- Solar Power Africa 2022 event is dedicated solely to Solar Power and Energy storage
- The attendees will gain direct access to expert solutions and insights to key trends, challenges, and development strategies in the solar energy renewable market
- The event’s organisers are the Messe Frankfurt, one of the world’s largest trade fairs, congress and event organizers
Solar energy in Africa
The Solar Power Africa conference and exhibition will happen at the Cape Town International Convention Center from 16th-to 18th February 2022. South Africa has launched the first-ever Solar Power Africa Trade Show as the country leads the continent’s drive to the renewable energy transition.
Messe Frankfurt has organised the conference with the South African Photovoltaic Industry Association (SAPVIA). SAPVIA was formed to support the development of South Africa’s solar Photovoltaic (PV) industry and create a conducive environment that would develop and secure a sustainable solar-powered future.
SAPVIA is a nonprofit industry association serving the collective interests of more than 540 of its members across the PV value chain.
Messe Frankfurt is one of the world’s largest trade fairs, congress and event organisers. The company employs more than 2,500 people across 30 different locations globally.
Solar Power Africa 2022 event is dedicated solely to Solar Power and Energy storage. The conference expects to attract over 100 exhibitors driving this dynamic market.
Attendees will gain direct access to expert solutions and insights to key trends, challenges, and development strategies in the solar energy renewable market.
The conference is also in partnership with Solar Energy Trade Events (SETS) and North America’s largest and most prestigious event for the solar and energy storage sectors, Solar Power International (SPI).
Joshua Low, group exhibitions director at Messe Frankfurt, said that solar power is one of the fastest-growing energy sectors in Africa and across the world. “We are seeing increasing uptake as governments and industry transition to renewable energy sources,” he says.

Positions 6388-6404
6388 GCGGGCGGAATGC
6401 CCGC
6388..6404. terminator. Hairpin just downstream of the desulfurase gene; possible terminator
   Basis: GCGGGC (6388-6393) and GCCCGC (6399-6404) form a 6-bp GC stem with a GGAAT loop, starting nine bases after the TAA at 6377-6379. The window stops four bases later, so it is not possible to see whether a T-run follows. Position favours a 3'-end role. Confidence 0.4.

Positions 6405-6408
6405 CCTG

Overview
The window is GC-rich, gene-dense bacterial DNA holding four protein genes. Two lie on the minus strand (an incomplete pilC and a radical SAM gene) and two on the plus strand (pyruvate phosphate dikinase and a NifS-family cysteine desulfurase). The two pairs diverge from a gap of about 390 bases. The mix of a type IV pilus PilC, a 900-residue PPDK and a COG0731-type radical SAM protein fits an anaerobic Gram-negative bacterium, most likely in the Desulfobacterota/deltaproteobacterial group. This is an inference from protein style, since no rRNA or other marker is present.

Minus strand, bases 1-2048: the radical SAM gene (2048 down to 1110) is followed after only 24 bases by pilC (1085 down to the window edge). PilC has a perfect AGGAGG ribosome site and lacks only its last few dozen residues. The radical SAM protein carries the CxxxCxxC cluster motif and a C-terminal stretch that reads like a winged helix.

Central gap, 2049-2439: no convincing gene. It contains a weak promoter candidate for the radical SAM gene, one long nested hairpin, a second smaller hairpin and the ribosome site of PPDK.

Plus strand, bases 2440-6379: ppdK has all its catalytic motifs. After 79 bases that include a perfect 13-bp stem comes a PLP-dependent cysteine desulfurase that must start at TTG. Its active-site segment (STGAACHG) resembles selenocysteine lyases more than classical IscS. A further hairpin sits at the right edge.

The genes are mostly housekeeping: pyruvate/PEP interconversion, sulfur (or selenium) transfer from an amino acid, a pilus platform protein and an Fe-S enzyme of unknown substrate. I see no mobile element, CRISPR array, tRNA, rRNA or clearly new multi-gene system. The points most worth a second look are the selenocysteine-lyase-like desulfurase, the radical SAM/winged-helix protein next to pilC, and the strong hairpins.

Joshua added that Solar Power Africa would help broker connections and drive the industry to build local capabilities, empower investors, developers and operators to develop the right skills, policy environment and a manufacturing base.
The South African solar photovoltaic (PV) market is increasing exponentially. Solar Power Market outlook expects the solar market to register a CAGR of over 10 per cent from 2021 – 2026, reaching an installed capacity of more than 3.6 GW by 2026, up from 1.48 GW in 2019.
Solar power production in South Africa comes when the country is aligning to reduce carbon emissions through a transition from coal to other clean energy sources. This step is not an easy fit.
South Africa’s commitment to transition from coal to clean energy.
South Africa’s minister for Mineral Resources and Energy, Gwede Mantashe, said that the country has committed to jumping the boat to cleaner energy sources. Still, coal will, for some time, be a crucial player in economic growth and employment creation.
Mantashe disclosed that coal accounts for roughly 70 per cent of the primary energy consumption, 75 per cent of electricity to the national grid and 30 per cent of the country’s petroleum liquid fuels.
The transition must speak to the contribution of coal to energy security, a sizeable contribution to the GDP, a large contingent of employees, and other relevant economic factors.” Said Mantashe. “Our climate change plan cannot afford to ignore these national interests. The government must integrate them into our plans to move from high carbon emissions to low carbon emissions.”
Mantashe added that the coal prices stand firm in the international market, costing approximately US$130 per tonne, which raises the hunger and attractiveness for exports, with most of South Africa’s coal going to Pakistan, India and potentially to China.
Africa is sleeping on its wind resource potential of over 59,000 GW.
Africa could also tap into wind energy power generation. Early last year, the Global Wind Energy Council reported that the continent was only tapping 0.01 per cent of its wind power potential.
According to the wind resource data published in October 2020 by the World Bank’s International Finance Corporation, the technical wind resource potential on the African continent alone is over 59,000 GW, enough to power the continent’s energy demand 250 times over.
Currently, the total wind power capacity in the continent is over 7 GW, which helps to avoid 10.7 million tonnes of CO2 emissions annually.